by KRL Staff
It’s that time of year again–time for the Oscars! So once again we are reviewing some of the Oscar nominees this week as we lead up to the Oscars on Sunday on ABC with coverage beginning at 7e/4p. Check back daily for more Oscar movie reviews and check out Oscar 2014 event page for a listing of all of the nominees!
The Wolf of Wall Street
Review by Sarah A. Peterson
Sex, drugs, stock fraud—The Wolf of Wall Street has all three in ample supply.
Martin Scorsese’s fifth collaboration with Leonardo DiCaprio is an exercise in excess—both in its nearly three-hour running time and in its dizzyingly gleeful depiction of moral corruption—but this is a compliment of the highest order. Based on Jordan Belfort’s autobiography of the same name, The Wolf of Wall Street revels in its excesses joyously, taking its audience along for the raucous ride.
Jordan Belfort (Leonardo DiCaprio) is fresh out of school and married to his college sweetheart (Cristin Milioti) in 1980s New York when he’s introduced to the high-rolling lifestyle that will eventually consume him. With the guidance of a successful Wall Street broker (played with the lazy swagger of a pro by Matthew McConaughey), Belfort ups his game in the ultra-competitive world of the stock market.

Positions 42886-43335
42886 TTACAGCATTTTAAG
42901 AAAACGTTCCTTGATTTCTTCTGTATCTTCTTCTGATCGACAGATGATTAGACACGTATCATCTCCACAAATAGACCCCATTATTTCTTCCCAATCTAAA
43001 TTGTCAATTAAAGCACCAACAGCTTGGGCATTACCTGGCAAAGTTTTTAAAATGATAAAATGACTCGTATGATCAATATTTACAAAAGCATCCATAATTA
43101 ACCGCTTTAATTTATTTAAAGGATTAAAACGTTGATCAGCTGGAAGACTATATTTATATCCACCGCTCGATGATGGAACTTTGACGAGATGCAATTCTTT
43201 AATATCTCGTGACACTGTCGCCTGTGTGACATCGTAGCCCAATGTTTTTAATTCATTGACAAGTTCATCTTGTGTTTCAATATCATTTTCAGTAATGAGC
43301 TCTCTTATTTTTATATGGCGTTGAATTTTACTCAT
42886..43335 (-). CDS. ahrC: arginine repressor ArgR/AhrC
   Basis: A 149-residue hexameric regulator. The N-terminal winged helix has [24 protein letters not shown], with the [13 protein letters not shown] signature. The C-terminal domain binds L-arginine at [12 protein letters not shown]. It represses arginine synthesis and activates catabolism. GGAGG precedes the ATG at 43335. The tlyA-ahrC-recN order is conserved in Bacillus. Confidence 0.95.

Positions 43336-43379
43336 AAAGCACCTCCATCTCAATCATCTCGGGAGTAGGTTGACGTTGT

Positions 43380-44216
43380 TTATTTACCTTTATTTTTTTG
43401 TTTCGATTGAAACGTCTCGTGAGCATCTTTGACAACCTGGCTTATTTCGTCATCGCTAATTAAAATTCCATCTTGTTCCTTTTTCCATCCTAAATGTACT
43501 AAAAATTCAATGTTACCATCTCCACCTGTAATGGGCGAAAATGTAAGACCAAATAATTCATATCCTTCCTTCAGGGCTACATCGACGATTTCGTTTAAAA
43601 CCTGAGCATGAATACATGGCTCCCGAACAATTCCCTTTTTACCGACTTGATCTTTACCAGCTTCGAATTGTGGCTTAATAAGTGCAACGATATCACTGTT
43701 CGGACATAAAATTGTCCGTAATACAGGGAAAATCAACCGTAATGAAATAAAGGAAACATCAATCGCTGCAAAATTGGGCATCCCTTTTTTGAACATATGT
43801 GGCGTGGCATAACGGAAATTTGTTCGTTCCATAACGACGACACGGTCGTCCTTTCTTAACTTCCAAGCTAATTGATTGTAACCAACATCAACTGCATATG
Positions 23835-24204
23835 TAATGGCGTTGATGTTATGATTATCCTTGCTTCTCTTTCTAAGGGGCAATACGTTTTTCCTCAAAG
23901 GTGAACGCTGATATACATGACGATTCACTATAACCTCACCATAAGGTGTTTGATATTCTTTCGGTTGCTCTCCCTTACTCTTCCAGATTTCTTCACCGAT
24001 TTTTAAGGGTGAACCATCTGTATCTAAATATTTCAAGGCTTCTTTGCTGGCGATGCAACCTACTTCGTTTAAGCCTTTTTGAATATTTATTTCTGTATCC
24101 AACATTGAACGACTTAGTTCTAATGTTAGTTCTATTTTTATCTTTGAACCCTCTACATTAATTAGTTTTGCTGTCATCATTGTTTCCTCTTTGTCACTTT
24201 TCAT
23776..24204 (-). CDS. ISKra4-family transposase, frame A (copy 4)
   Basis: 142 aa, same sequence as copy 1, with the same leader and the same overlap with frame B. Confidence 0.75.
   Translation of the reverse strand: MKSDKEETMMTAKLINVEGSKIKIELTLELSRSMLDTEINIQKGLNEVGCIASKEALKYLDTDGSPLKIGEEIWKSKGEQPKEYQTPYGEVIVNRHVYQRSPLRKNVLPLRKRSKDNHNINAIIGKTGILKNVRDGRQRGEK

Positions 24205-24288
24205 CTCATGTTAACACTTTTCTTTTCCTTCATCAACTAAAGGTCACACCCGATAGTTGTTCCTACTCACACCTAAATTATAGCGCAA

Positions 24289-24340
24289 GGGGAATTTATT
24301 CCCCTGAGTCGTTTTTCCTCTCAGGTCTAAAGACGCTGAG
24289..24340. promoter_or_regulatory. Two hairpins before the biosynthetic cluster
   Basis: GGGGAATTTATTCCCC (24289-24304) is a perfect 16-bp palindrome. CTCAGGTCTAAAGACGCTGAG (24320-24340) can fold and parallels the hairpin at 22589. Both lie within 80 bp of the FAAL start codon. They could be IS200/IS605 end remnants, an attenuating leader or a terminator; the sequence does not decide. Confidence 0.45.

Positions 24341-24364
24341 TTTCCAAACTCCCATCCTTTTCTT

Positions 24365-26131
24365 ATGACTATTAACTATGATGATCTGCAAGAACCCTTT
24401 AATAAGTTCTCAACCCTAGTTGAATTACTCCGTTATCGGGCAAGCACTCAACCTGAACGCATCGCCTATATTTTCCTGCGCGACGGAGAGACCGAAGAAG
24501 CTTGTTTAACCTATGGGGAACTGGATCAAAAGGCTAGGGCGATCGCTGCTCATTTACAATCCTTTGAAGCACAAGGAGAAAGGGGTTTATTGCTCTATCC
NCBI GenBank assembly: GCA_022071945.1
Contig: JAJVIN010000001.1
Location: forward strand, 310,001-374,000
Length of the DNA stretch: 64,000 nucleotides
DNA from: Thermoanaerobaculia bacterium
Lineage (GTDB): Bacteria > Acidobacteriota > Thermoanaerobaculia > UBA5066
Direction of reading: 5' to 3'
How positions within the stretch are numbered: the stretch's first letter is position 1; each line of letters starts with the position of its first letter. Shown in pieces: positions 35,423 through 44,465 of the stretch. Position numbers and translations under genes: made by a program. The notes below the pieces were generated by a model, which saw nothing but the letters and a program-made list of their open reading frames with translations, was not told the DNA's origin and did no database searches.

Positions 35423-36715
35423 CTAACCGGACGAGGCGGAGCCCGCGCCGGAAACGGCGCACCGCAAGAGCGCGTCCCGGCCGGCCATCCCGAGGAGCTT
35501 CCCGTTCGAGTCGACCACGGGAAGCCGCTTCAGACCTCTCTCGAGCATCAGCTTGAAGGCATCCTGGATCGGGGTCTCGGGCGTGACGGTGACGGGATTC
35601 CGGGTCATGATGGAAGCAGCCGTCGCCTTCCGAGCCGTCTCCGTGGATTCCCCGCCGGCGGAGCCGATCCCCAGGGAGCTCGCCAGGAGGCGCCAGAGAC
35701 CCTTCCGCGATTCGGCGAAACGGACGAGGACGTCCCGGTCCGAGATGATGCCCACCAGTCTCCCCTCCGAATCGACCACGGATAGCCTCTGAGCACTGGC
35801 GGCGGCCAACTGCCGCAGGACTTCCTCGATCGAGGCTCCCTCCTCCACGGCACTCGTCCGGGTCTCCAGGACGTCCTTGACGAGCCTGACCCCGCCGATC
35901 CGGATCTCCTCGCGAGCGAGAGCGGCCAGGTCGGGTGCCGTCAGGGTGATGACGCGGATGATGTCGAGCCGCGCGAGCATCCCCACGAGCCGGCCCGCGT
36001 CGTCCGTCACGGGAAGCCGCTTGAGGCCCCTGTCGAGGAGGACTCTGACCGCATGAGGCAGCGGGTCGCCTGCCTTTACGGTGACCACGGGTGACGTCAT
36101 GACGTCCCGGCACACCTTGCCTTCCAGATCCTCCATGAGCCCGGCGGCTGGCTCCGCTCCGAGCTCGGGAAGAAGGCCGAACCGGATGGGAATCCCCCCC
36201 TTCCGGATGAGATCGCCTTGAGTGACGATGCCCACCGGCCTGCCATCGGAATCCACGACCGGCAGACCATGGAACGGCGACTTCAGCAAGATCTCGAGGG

That is, until Black Monday kicks Wall Street to the curb in 1987. Now out of a job, he refuses to settle for anything merely mediocre and eventually finds himself selling penny stocks at a bottom-feeder firm. But before long he’s impressed his colleagues with his persuasive selling techniques and amassed a following of scrappy believers led by Donnie Azoff (Jonah Hill), who will become his drug buddy and partner in crime.
Financial success culled from ripping off rich people brings with it a steady diet of cocaine, prostitutes, and bigger and better everything, and from there The Wolf of Wall Street takes off as a wildly inappropriate and entertaining comedy.
Strewn among various affairs of the heart (including a mistress, a divorce, and a remarriage) are a series of jaw-dropping exploits that prove DiCaprio’s talent for pure physical comedy. Whether slithering convulsively out of a hotel after a Quaalude binge or performing CPR in an altered state, the actor delivers one of the most versatile performances of his career.
Scorsese also proves beyond a shadow of a doubt that he can direct just about anything, from historical epic (The Gangs of New York) to gritty drama (The Departed), and now comedic tour-de-force. He coaxes memorable and engaging performances from all of his supporting players as well, including Hill as loose cannon Azoff, Aussie newcomer Margot Robbie as Belfort’s bombshell second wife Naomi, and Kyle Chandler as the hardscrabble FBI agent who finally brought Belfort down in the 1990s.